Enacting a prohibition on the imposition of new mandates on districts after the passage of school budgets, this comprehensive legislation provides schools greater authority and responsibility over their budgets by authorizing:

·         Reviews of potential regionalized cost containment/shared services (by BOCES districts).

·         “Piggyback” transportation contracts.

·         BOCES boards to fill  mid-year vacancies by appointment rather than a special election.

·         BOCES to perform aidable auditing services for school districts.

·         The establishment of reserve funds for TRS contributions.

·         Districts to use a five year rolling average of the consumer price index when calculating the contingency budget cap.


Universal Pre-Kindergarten Flexibility

Unrealistic regulations placed on districts has kept allocated funds from being used. This legislation permits a school district eligible for a universal pre-Kindergarten grant but who may be unable to fill some allocated funding slots the ability to utilize unspent funds in alternative ways, such as creating full-day slots, supporting the cost of transporting pre-K students and other program-related initiatives. 

Given the economic climate, additional funding for educational programs is limited, however, in granting districts the flexibility in budgeting for pre-kindergarten programs allows them to continue the successful programs without placing any new burden on taxpayers.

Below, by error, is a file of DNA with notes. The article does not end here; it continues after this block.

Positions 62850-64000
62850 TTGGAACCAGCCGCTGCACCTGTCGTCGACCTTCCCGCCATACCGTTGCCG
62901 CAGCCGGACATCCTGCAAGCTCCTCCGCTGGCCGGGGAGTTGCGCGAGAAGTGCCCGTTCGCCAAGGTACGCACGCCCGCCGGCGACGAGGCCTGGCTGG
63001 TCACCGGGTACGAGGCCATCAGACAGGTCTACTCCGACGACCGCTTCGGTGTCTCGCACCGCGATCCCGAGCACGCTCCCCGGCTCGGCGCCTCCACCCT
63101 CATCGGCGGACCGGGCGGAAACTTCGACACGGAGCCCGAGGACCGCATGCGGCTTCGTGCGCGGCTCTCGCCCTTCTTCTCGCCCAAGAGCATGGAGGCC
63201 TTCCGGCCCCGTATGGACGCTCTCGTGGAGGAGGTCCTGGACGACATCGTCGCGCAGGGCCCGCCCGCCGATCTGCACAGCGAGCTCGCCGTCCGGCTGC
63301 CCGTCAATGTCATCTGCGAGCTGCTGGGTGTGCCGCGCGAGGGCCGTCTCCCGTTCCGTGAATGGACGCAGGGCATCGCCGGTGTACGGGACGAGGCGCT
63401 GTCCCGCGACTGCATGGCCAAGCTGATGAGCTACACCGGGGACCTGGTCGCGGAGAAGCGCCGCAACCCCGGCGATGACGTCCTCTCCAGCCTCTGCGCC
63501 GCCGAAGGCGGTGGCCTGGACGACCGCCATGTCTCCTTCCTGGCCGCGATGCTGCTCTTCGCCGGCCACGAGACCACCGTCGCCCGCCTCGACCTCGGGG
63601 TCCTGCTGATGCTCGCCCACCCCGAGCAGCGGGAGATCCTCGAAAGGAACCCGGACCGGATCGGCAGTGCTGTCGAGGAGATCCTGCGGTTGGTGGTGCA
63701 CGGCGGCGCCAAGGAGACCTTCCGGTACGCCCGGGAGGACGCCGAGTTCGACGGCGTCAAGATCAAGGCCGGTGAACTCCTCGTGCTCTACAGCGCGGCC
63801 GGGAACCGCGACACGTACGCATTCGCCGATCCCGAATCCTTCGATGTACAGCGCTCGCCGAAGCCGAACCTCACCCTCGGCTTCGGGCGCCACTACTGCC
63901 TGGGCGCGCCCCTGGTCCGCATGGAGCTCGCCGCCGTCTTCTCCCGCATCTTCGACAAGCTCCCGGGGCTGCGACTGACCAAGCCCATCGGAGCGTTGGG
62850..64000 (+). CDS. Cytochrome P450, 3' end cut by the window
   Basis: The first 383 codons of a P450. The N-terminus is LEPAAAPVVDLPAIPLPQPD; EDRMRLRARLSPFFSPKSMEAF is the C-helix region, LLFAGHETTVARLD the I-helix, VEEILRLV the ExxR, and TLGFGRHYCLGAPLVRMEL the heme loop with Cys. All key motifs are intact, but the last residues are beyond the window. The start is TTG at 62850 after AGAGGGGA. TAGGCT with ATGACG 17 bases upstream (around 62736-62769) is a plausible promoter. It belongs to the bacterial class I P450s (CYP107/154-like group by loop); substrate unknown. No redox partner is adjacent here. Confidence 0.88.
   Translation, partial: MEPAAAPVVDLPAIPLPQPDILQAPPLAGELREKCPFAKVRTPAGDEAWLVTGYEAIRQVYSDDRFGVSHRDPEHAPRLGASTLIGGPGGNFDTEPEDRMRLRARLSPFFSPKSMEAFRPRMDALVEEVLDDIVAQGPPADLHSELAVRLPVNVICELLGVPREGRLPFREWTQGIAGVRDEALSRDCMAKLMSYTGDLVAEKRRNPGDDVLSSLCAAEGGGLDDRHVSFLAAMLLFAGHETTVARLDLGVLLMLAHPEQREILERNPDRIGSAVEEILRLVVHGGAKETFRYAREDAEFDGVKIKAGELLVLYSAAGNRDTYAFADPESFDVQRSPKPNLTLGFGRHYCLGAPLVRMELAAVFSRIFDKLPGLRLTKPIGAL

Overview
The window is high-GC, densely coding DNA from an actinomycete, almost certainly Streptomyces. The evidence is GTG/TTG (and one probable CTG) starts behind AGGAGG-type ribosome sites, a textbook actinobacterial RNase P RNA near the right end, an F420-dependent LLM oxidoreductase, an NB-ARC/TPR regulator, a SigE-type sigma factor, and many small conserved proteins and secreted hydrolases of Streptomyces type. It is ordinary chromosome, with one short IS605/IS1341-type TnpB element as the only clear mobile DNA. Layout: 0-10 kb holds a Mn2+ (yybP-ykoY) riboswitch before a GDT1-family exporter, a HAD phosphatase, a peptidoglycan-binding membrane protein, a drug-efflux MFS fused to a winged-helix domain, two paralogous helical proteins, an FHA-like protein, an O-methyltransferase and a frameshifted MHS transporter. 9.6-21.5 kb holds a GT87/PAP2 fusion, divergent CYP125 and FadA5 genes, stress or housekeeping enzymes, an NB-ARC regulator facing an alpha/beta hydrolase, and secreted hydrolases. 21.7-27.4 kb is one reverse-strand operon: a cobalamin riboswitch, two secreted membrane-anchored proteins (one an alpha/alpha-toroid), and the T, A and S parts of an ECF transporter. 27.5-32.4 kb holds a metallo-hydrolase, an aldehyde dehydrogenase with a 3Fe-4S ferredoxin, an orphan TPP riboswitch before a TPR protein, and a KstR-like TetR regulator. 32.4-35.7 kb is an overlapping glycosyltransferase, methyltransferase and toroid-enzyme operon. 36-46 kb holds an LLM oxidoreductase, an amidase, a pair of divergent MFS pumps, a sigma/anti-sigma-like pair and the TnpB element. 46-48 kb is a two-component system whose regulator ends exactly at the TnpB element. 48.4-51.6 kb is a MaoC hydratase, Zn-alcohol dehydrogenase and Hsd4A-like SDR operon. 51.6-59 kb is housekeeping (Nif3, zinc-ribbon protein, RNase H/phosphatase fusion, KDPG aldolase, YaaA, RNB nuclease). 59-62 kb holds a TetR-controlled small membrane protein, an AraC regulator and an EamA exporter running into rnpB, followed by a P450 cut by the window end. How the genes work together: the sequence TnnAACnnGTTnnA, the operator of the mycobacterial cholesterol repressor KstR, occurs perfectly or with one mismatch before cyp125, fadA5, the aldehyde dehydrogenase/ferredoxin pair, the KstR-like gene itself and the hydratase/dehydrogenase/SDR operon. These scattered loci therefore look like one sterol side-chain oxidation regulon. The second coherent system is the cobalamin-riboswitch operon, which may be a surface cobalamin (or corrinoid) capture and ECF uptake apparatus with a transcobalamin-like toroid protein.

Georgia Asciutto, Executive Director of the Conference of Big 5 School Districts said, “New York State has a history of support for early childhood education in its urban centers.  This legislation would build upon the State’s commitment to provide pre-kindergarten opportunities by allowing districts to maximize the use of available funds.  Flexibility with resources is critical to continued increases in academic achievement in the State’s large cities.”


Paperwork Reduction Act

A priority for school districts, this legislation requires the state Education Commissioner to establish a unified electronic data collection system in order to reduce the enormous costs of paperwork, mailing, processing and filing done by the department and education system. It also requires the Commissioner to take regulatory action to  reduce reports, and statutorily eliminate or alter  the submission and filing of 8 statutorily required, but unnecessary and costly reports, plans and applications.  


Flexibility in Claims Auditing

Providing school districts with additional flexibility to manage how claims auditing is performed, this legislation maintains a high standard of oversight while allowing for efficient and cost-effective processing and payment of claims.